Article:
JLP positions itself as different from most retailers: it is not owned by external shareholders, but by members of the workforce themselves, who are ‘Partners’ in the business rather than employees. Think through the impact that this business model has on their performance in a competitive, retail environment – and how Partners are treated. ‘Applicants need to understand why we are a partnership and what being a Partner means,’ says Michelle. ‘It’s not only about demonstrating our partnership principles and spirit, but understanding the advantages that the partnership gives us in the marketplace.’

Explore the ‘About the Partnership’ section of the John Lewis website. Then, throughout the recruitment process, prove that you share the values and approaches reflected here. In your application and at interview, provide examples of times when you demonstrated them. Examples could be from your part-time jobs, a placement year, involvement in sports and social activities or any voluntary work. Epitomise those traits in your behaviour at the assessment centre.

For example, JLP puts a lot of emphasis on teams working together with mutual respect. It will therefore stand you in good stead at interview if you can talk about times when you maintained good relationships with team members, even when you disagreed about how to achieve an objective. Be respectful to others in assessment centre group exercises.

3. Show that you understand what a partnership means commercially

Show that you know about the Partnership’s business strategy and the advantages of the Partnership’s culture and ownership structure can give you over rivals. For example, it is possible to argue that, while the Partnership needs to return a dividend for its Partners, the ownership structure allows the management to focus on sustaining a long-term future for the group rather than chasing short-term profits for external shareholders.

‘Find out about our expansion plans,’ advises Becky. ‘It impresses in interview if you can say that you’ve read a news article on us, then talk us through the ramifications of the story and ask us further questions about it.’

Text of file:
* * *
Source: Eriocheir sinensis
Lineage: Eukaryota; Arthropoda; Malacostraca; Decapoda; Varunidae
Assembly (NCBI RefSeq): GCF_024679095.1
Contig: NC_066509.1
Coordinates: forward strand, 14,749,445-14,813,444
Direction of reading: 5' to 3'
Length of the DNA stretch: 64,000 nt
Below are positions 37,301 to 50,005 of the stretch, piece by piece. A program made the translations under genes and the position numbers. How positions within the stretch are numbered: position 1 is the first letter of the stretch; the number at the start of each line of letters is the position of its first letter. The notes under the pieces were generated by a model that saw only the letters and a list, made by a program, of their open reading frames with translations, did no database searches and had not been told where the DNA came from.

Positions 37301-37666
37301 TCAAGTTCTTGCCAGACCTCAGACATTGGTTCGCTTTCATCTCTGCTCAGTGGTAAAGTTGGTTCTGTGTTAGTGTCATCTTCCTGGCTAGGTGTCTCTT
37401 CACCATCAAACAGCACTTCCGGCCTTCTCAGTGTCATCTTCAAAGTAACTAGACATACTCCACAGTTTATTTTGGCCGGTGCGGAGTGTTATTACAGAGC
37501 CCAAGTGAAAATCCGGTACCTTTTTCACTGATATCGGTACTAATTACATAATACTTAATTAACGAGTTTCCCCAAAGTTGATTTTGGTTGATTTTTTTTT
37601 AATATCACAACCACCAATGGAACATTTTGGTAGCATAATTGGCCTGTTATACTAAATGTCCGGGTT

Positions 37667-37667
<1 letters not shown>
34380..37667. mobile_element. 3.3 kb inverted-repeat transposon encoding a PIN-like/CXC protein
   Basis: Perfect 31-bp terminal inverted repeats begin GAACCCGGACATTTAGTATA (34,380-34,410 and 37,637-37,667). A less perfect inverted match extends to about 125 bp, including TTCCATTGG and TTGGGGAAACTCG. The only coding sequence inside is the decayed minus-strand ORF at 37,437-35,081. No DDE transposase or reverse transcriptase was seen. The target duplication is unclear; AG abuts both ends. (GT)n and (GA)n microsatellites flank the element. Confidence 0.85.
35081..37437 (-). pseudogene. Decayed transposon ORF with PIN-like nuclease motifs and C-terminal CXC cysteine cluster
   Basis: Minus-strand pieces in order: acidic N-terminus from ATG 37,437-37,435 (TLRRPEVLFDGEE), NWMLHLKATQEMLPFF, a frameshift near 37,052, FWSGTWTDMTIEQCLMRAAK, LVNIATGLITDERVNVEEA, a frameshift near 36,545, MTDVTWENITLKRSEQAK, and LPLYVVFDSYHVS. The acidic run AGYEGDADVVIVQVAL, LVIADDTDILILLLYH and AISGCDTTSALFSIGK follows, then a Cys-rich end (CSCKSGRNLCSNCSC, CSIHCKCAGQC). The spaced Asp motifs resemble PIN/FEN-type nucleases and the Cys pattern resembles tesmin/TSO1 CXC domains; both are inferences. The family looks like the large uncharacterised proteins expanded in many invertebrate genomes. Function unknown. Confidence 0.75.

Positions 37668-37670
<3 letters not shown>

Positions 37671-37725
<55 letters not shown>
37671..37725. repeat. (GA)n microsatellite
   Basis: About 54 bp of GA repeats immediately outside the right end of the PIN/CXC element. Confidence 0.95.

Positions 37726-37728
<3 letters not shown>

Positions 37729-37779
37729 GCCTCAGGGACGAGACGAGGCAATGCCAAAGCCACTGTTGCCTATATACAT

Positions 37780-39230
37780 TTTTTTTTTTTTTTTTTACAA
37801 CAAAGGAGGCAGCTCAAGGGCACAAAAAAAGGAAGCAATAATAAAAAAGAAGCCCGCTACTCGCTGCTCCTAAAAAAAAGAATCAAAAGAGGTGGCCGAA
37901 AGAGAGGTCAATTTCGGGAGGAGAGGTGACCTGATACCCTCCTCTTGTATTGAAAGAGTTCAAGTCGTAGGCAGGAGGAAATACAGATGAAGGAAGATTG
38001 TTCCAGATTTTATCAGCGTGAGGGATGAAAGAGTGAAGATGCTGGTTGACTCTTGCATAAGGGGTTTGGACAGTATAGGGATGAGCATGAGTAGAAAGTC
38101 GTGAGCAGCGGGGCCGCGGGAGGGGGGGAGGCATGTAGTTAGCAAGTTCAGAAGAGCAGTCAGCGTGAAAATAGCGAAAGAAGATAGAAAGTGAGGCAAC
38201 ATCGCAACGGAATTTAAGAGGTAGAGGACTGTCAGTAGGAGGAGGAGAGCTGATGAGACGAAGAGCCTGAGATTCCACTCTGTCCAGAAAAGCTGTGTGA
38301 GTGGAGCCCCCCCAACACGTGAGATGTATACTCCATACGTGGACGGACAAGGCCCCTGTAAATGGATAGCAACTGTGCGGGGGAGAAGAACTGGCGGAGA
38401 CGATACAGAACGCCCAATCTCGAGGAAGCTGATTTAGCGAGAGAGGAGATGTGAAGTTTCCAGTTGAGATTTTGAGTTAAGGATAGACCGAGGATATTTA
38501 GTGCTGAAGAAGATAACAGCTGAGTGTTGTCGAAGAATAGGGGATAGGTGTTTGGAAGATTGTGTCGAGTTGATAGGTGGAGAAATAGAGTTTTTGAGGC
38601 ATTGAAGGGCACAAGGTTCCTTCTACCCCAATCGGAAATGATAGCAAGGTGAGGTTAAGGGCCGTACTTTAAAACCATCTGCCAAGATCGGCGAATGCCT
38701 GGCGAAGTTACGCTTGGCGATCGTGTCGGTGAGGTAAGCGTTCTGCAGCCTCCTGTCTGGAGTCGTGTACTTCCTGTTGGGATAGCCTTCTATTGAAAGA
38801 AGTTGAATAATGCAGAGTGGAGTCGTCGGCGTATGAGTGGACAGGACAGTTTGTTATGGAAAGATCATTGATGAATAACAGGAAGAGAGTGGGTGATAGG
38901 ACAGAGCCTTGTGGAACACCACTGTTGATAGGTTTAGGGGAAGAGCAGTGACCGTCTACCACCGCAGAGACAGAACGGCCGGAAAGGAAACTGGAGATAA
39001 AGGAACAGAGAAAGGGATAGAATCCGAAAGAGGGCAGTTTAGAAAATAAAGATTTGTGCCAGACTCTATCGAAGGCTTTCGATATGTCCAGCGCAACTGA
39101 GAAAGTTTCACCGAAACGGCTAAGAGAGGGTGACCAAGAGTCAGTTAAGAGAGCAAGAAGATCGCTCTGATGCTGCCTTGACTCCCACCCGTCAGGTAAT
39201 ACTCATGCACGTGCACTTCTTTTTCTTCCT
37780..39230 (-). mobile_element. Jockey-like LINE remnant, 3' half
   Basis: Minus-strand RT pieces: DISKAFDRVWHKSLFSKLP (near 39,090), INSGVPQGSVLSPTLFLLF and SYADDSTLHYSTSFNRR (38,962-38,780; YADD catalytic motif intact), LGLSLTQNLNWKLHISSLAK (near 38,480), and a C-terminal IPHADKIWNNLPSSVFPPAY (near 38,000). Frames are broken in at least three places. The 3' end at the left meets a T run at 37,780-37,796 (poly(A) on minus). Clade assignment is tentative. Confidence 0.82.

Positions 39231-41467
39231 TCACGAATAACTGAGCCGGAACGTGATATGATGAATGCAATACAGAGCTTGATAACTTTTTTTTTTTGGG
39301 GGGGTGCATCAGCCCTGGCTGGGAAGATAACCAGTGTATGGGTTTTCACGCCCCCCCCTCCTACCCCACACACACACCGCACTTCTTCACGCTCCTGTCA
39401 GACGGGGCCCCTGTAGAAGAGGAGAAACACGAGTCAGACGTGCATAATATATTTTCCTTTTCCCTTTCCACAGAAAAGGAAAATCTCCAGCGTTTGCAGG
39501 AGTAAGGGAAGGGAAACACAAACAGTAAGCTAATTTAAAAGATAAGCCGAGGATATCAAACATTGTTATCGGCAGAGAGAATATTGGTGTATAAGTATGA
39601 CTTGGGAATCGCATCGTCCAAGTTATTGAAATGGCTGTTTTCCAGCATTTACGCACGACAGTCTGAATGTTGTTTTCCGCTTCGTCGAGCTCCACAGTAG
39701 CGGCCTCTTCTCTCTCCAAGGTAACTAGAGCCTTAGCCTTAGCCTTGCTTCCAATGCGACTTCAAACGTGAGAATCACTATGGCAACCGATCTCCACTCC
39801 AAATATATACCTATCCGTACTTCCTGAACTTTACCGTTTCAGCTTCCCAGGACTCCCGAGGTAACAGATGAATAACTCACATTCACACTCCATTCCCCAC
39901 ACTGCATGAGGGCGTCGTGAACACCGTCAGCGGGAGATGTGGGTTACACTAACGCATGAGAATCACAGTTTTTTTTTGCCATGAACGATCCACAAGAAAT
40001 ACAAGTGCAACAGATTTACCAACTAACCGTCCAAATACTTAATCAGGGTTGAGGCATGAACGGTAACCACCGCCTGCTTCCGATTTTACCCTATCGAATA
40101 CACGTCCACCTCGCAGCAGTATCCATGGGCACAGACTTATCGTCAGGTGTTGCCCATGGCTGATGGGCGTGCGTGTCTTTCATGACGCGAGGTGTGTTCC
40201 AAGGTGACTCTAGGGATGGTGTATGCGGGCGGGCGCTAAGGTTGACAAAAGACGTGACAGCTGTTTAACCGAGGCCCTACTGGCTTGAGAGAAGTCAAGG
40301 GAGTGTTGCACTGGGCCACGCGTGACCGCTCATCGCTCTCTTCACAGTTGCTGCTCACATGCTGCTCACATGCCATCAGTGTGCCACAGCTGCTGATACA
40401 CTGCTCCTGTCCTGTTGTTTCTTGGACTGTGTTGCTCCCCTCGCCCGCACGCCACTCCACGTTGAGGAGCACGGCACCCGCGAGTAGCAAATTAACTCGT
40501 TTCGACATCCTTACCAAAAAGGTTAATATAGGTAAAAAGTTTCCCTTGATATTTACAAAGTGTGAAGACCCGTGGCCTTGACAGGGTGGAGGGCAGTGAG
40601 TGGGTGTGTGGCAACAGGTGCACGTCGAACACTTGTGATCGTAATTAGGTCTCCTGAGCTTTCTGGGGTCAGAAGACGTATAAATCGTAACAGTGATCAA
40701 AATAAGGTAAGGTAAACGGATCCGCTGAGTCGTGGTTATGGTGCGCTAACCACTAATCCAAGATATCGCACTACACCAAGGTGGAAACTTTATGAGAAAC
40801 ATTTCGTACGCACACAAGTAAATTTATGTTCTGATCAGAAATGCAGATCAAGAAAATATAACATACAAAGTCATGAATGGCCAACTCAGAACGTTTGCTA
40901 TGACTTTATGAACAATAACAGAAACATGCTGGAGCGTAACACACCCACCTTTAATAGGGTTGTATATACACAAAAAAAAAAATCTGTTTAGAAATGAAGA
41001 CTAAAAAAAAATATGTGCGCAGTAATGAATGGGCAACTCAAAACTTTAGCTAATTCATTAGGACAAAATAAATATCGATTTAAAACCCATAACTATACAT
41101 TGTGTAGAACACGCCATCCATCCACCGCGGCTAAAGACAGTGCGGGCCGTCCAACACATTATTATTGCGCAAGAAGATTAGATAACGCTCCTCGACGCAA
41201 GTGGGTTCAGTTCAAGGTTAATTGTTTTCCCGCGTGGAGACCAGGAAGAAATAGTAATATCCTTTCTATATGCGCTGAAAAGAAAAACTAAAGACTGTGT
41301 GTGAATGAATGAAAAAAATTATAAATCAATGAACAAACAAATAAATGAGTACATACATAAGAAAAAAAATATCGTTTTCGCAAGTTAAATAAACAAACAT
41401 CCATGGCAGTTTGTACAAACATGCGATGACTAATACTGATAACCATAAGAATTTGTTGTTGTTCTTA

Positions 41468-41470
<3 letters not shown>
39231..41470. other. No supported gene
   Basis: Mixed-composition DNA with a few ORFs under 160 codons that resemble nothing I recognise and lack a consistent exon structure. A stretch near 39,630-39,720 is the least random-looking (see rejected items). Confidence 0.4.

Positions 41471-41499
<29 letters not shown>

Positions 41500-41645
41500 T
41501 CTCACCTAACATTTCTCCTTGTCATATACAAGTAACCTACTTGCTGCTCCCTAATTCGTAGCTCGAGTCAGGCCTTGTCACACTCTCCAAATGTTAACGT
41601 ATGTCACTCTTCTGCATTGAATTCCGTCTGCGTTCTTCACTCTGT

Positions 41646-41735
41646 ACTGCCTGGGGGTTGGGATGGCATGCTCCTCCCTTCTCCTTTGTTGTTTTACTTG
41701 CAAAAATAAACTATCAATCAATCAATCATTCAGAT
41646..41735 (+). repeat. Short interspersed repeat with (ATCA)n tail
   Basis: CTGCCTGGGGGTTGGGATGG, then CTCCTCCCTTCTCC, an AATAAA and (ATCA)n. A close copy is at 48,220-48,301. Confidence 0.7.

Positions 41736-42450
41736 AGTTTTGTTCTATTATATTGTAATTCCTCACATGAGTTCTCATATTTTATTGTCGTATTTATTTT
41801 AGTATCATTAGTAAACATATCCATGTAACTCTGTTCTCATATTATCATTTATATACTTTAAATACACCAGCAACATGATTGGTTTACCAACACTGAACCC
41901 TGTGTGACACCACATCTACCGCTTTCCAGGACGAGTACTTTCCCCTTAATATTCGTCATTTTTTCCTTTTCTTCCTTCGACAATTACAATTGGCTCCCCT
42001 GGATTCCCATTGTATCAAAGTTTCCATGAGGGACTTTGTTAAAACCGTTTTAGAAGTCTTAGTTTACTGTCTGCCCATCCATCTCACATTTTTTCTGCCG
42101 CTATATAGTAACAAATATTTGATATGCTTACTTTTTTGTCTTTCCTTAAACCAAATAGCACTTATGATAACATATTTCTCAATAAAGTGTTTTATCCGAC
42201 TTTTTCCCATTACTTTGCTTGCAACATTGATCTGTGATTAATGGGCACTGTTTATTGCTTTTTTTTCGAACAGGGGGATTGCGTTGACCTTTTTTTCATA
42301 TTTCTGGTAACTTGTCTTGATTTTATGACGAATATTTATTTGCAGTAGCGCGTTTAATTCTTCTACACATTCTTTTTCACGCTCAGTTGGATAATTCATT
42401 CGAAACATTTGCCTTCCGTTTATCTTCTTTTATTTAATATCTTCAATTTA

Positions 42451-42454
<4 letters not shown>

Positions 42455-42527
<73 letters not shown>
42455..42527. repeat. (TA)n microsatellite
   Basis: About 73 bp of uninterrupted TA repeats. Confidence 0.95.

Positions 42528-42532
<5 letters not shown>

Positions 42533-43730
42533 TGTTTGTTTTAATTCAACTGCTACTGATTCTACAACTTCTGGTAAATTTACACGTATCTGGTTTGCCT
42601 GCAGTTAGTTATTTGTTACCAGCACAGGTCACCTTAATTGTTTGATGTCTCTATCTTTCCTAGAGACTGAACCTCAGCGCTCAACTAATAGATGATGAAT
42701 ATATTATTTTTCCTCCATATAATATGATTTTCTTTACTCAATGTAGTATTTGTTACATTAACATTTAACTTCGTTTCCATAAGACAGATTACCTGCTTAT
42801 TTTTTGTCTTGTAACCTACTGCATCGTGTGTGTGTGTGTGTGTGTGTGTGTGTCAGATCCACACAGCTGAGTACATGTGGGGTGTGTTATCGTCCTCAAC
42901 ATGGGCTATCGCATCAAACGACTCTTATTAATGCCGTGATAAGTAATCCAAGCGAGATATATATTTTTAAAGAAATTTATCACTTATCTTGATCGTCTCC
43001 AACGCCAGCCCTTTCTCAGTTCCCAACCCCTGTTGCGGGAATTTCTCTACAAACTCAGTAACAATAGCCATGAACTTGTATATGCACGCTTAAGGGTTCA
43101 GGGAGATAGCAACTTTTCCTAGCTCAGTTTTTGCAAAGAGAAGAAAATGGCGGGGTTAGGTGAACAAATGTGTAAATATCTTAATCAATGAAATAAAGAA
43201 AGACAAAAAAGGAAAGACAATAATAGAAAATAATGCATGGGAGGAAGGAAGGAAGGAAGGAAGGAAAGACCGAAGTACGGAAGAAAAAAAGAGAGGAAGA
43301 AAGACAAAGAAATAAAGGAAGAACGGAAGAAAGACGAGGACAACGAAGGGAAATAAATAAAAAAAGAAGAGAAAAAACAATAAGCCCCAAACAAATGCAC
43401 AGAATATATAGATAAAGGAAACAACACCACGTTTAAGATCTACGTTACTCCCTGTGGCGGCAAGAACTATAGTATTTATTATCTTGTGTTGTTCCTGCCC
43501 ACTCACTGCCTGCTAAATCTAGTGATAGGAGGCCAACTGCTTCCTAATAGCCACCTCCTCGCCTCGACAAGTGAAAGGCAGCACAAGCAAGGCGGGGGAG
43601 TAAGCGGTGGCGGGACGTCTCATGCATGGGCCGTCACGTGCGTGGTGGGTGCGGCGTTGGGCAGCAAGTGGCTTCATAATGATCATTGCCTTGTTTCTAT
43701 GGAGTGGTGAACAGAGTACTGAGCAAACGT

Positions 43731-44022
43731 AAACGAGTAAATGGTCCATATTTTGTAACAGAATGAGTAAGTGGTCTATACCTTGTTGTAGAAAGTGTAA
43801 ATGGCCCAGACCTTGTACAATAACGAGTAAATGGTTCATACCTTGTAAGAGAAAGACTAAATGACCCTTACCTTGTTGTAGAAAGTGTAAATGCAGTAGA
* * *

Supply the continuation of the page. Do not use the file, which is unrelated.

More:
4. Do some proper competitor analysis

Every Partner needs to be aware of what’s happening at the retailer’s rivals. That’s true whether you are in a customer-facing role or a more ‘back office’ role. You need to research what JLP’s competitors are doing and think through how the Partnership is responding to those actions and how successful that response is.

‘Candidates often identify like-for-like competitors, but think more widely about the type of competition we face,’ says Michelle. ‘For example, they might identify other department stores, but don’t consider online-only competitors.’

You can get further tips on how to analyse retail competitors in our article on TARGETjobs Retail.

5. Know the scheme inside and out to demonstrate your motivation

JLP really wants to hire people who genuinely want to work for them. To prove this, you need to do your research on the scheme. Start by reading the information on its careers website.

If you can, talk to current Partners. You may meet them at university careers fairs or be able to connect with them via social media (in particular LinkedIn). Try to get a picture of what it’s really like to work in a particular role and the opportunities and the challenges it presents.

‘It’s important that you demonstrate that you genuinely know what being on the scheme and working in the role will be like,’ says Becky. ‘You should then be able to tell us why you are the best candidate for it.’

Cherry picked for you

Cherry picked for you

and delivered directly to your feed.